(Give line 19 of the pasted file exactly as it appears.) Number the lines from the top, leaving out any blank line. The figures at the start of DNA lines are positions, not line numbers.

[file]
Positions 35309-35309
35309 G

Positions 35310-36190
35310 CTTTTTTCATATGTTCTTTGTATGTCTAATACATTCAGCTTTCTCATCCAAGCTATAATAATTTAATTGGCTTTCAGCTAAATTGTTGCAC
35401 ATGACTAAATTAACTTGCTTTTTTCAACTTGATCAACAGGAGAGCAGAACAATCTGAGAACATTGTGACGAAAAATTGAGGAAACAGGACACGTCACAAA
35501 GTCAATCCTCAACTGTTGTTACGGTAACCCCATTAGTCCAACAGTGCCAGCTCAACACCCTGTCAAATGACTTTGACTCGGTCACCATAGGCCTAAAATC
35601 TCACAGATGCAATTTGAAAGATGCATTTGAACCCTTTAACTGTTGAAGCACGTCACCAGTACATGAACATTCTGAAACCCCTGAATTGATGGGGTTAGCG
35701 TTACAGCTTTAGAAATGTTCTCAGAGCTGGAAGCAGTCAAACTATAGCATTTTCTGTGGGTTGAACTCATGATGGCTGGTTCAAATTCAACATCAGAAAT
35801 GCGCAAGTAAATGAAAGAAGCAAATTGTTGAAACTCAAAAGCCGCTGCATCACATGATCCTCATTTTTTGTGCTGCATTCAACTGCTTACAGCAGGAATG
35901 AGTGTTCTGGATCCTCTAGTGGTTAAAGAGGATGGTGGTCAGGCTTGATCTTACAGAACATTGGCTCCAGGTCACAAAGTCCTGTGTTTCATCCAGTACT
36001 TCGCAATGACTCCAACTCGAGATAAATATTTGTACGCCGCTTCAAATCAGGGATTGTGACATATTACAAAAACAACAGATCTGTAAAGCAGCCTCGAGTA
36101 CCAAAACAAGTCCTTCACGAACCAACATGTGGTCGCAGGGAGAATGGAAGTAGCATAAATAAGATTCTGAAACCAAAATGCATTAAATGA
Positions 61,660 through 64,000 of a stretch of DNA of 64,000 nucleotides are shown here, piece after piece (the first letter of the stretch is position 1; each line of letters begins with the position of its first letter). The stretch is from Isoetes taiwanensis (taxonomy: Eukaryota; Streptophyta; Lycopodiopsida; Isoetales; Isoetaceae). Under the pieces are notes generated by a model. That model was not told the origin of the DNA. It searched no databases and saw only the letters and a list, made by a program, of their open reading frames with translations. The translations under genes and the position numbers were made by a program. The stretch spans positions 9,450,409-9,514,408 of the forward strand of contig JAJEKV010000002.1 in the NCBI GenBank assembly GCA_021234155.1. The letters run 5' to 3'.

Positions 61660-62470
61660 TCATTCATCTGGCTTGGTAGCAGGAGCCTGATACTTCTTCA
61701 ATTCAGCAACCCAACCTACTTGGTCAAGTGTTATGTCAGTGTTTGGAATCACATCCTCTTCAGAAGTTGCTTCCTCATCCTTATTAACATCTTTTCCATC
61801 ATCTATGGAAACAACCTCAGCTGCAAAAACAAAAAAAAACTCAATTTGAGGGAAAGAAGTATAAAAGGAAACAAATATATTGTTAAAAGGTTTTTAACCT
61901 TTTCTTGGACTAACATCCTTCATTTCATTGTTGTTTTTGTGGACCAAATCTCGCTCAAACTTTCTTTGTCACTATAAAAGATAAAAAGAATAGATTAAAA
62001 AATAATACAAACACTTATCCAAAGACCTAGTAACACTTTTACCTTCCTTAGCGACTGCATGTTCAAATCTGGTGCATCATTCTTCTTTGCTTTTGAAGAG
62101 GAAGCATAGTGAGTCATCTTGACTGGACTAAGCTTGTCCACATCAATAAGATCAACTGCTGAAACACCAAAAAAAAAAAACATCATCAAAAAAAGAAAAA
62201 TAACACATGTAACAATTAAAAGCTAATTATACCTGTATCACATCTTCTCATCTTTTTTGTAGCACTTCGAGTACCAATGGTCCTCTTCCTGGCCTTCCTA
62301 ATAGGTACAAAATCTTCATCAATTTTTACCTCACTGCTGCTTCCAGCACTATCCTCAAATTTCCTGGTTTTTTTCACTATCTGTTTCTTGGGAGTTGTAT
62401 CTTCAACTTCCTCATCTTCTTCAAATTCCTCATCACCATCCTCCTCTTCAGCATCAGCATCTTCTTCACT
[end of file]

62001 AATAATACAAACACTTATCCAAAGACCTAGTAACACTTTTACCTTCCTTAGCGACTGCATGTTCAAATCTGGTGCATCATTCTTCTTTGCTTTTGAAGAG